Temperature Does Not Explain the Decline in April Home Runs

Since my original post on the relationship between temperature and home runs I had wanted to follow up with game-specific data. This was slowed by my inability to get good 2008 data and going out of town. After banging my head against the wall trying to use Perl to parse MLB Gameday data I did what I should have done in the first place: I asked my buddy Doug Drinen for help. Though he doesn’t like intentional walks, he is a Perl grand master, and he parsed the 2008 data in a matter of minutes. I want to offer him a huge thanks for doing this.

So, I left off last time looking at average US temperatures in April and home-run rates. What I really needed was game temperatures. So, with the help of Retrosheet, Gameday, and Doug, I was able to look at home runs and temperature by game. The data below lists the mean home runs per game and temperatures in April by year. The temperature data excludes games played indoors.

MLB	
Year	HR/G	Outdoor Temp
2000	2.59	63.12
2001	2.34	63.19
2002	1.92	62.73
2003	2.10	60.87
2004	2.16	63.97
2005	1.91	63.46
2006	2.30	64.45
2007	1.85	60.59
2008	1.78	62.76

While temperatures were down in 2008, they were higher than they were in 2007. 2006, which had a high home-run rate, was hotter than 2007 and 2008. Some commentators have compared this season’s decline in homers to 2006 and have concluded that the decline in steroid use is a big contributor. Here is a sample from Thomas Boswell.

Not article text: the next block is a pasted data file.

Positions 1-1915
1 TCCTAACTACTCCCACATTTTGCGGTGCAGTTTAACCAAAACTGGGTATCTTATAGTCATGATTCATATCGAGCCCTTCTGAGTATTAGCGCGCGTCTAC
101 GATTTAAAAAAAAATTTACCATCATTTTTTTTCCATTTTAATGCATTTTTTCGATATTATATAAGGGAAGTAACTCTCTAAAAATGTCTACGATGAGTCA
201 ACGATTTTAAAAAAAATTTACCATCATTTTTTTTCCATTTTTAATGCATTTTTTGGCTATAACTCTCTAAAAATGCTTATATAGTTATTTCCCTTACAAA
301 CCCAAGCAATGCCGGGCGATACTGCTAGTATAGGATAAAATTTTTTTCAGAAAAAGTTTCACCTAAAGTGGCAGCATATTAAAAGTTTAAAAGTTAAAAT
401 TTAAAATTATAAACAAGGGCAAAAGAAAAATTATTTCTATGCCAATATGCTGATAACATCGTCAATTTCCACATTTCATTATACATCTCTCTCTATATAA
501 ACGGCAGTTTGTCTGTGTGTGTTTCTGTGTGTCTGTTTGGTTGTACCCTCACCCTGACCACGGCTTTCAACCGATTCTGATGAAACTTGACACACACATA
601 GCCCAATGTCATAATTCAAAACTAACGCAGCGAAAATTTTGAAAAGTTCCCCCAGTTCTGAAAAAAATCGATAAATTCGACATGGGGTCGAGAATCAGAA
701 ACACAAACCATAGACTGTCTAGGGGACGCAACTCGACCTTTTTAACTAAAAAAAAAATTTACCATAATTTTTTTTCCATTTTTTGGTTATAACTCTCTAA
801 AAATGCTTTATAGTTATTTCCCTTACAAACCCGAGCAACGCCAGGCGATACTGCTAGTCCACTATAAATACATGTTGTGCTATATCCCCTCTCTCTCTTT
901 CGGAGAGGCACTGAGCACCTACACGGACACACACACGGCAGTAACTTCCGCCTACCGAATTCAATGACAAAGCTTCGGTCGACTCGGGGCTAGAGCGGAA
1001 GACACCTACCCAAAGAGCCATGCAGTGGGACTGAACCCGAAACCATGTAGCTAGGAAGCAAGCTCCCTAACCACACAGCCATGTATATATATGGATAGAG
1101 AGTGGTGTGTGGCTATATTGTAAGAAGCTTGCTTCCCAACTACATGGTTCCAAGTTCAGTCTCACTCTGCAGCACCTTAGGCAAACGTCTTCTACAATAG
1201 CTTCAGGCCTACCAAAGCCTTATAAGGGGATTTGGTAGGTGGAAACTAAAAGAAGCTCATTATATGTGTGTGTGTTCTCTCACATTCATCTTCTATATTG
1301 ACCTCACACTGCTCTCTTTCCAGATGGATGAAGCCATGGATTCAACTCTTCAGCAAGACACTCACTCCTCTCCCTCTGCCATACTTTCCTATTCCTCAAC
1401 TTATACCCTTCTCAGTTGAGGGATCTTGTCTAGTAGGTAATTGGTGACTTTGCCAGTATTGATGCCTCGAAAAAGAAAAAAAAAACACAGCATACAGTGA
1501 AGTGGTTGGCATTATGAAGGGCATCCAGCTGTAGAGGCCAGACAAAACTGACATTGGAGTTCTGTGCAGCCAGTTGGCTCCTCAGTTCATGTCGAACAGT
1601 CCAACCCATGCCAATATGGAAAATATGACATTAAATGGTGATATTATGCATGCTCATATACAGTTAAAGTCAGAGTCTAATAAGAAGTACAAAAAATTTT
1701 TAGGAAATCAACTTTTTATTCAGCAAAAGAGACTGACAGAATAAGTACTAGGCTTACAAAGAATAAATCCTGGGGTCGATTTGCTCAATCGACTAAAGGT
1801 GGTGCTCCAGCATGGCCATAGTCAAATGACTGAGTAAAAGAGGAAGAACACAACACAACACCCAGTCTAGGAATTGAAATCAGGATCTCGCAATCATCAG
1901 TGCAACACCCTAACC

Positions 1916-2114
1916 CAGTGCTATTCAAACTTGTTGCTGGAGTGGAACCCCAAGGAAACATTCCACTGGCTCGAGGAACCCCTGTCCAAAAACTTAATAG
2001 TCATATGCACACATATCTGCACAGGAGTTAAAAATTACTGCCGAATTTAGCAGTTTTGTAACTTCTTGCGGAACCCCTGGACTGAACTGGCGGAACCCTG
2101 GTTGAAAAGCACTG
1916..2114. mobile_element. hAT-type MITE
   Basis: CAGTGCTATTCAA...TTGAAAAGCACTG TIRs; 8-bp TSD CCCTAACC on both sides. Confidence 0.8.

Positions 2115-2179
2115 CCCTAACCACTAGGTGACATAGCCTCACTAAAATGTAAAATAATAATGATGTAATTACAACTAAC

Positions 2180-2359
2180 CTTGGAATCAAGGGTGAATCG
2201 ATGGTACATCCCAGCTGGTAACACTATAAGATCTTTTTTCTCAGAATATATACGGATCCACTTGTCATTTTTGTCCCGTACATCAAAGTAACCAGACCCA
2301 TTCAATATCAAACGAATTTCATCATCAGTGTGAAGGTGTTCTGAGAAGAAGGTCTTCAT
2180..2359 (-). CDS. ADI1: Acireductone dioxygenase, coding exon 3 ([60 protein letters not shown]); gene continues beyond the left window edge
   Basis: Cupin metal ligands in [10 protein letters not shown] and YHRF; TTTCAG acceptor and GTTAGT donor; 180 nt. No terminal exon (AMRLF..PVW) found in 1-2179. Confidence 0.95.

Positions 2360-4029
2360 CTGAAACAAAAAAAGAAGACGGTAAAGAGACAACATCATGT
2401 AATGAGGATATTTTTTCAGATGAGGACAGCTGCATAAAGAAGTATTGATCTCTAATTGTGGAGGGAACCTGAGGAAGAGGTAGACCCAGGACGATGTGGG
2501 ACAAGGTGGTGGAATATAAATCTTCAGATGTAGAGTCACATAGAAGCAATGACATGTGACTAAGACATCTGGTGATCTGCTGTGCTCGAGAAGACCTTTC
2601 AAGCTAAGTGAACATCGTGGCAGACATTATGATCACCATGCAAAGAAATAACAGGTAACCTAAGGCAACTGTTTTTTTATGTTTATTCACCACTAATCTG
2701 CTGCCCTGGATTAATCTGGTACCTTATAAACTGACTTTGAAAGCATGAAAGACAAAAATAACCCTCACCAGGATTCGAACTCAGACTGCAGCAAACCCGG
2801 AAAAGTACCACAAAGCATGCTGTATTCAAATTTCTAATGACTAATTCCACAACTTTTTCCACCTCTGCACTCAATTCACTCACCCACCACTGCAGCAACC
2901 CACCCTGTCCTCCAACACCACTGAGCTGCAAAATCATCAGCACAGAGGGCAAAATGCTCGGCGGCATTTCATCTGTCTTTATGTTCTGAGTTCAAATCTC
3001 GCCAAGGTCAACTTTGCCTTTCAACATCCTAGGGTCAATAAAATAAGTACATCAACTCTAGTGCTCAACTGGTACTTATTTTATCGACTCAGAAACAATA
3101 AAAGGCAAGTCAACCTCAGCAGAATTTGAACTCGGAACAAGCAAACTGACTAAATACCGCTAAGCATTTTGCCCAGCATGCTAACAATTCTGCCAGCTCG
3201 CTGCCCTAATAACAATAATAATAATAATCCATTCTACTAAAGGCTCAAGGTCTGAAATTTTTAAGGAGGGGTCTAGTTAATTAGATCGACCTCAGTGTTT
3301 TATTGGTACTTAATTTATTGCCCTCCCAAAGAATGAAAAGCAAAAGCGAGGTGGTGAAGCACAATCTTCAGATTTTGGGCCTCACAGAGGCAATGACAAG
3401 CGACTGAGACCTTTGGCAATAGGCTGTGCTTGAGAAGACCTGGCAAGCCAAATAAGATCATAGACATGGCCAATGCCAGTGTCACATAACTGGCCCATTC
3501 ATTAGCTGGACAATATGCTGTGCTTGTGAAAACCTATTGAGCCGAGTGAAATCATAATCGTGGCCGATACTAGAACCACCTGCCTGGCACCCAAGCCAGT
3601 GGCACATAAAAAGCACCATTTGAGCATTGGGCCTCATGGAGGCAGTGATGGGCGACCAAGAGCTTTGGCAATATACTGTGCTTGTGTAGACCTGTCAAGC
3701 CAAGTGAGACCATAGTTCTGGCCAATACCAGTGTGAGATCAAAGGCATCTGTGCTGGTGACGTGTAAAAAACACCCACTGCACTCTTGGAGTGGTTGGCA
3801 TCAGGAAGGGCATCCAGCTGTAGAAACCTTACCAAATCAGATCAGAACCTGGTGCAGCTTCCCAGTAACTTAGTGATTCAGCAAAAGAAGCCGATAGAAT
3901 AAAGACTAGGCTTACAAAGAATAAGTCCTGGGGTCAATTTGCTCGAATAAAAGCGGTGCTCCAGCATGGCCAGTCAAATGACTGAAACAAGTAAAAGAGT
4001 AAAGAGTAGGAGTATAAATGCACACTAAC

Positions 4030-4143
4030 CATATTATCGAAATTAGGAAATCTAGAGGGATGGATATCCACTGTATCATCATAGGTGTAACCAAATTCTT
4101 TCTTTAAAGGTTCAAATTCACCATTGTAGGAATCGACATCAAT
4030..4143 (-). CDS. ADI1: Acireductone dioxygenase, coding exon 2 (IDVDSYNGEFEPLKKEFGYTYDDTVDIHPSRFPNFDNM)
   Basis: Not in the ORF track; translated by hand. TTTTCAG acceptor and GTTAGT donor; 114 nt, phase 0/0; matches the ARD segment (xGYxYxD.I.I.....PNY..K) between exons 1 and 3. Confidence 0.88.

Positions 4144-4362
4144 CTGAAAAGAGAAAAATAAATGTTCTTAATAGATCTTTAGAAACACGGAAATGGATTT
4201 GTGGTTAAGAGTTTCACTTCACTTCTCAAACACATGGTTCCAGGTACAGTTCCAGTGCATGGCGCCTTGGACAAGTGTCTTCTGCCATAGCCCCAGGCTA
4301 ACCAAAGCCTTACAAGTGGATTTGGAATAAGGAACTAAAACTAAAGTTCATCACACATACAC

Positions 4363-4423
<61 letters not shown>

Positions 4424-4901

This spring, for the second straight year, home run totals, like the game’s conspicuous muscles, have shrunk dramatically. Last season’s 8 percent drop in home runs was welcomed, but with caution. Would the tater barrage simply resume? But now, in the wake of the Mitchell report, home runs have fallen this spring by another 10.4 percent.

Suddenly, a sport that produced 5,386 home runs in 2006 is on pace for 4,442 this year — a 17.5 percent drop, or a loss of almost 1,000 home runs in just two seasons.

2006 is an odd year for comparison, because serious testing really began in 2005, with suspensions for one failed test. (Check out MLB’s drug policy timeline.) The lost 1,000 homers is a good headline, but the number of homers in 2006 actually hurts the case that testing has lowered steroid use because it occurs after testing began.

But even though 2006 was hot, and 2006 and 2007 were relatively cool, the change in temperature isn’t enough to explain the difference. Comparing the averages from 2000-2004 (pre-testing) to 2005-2008 (testing), the decline in temperature only explains a small portion of the change in home runs.

Years	HR/G	Outdoor Temp
00-04	2.22	62.77
05-08	1.81	61.67
Diff.	0.41	1.10

Impact of temp on ΔHR/G: 	-0.0165
%Δ expl by temp:		4.06%	

I used a negative binomial regression to estimate the number of home runs in a game as a function of temperature, league, and park (using park dummies) from 2000–2007 for outdoor games. (The first person to say “why don’t you control for X, Y, or Z” gets a maple bat shoved up his/her rear end. It’s a simple model, but it gets the job done. If you don’t like it, estimate your own damn regression.) The model estimates that each one-degree change in temperature adds approximately 0.015 home runs per game. The magnitude of the effect is meaningful: the difference between average April and July temperatures adds about one home run per four games played. However, in explaining a shift in temperature from the pre-testing and testing eras (0.41 HR/G), it only explains four percent of the decline in homers. Even looking at the extreme April temperature difference between 2006 and 2007, the temperature change only explains about 6% of the decline.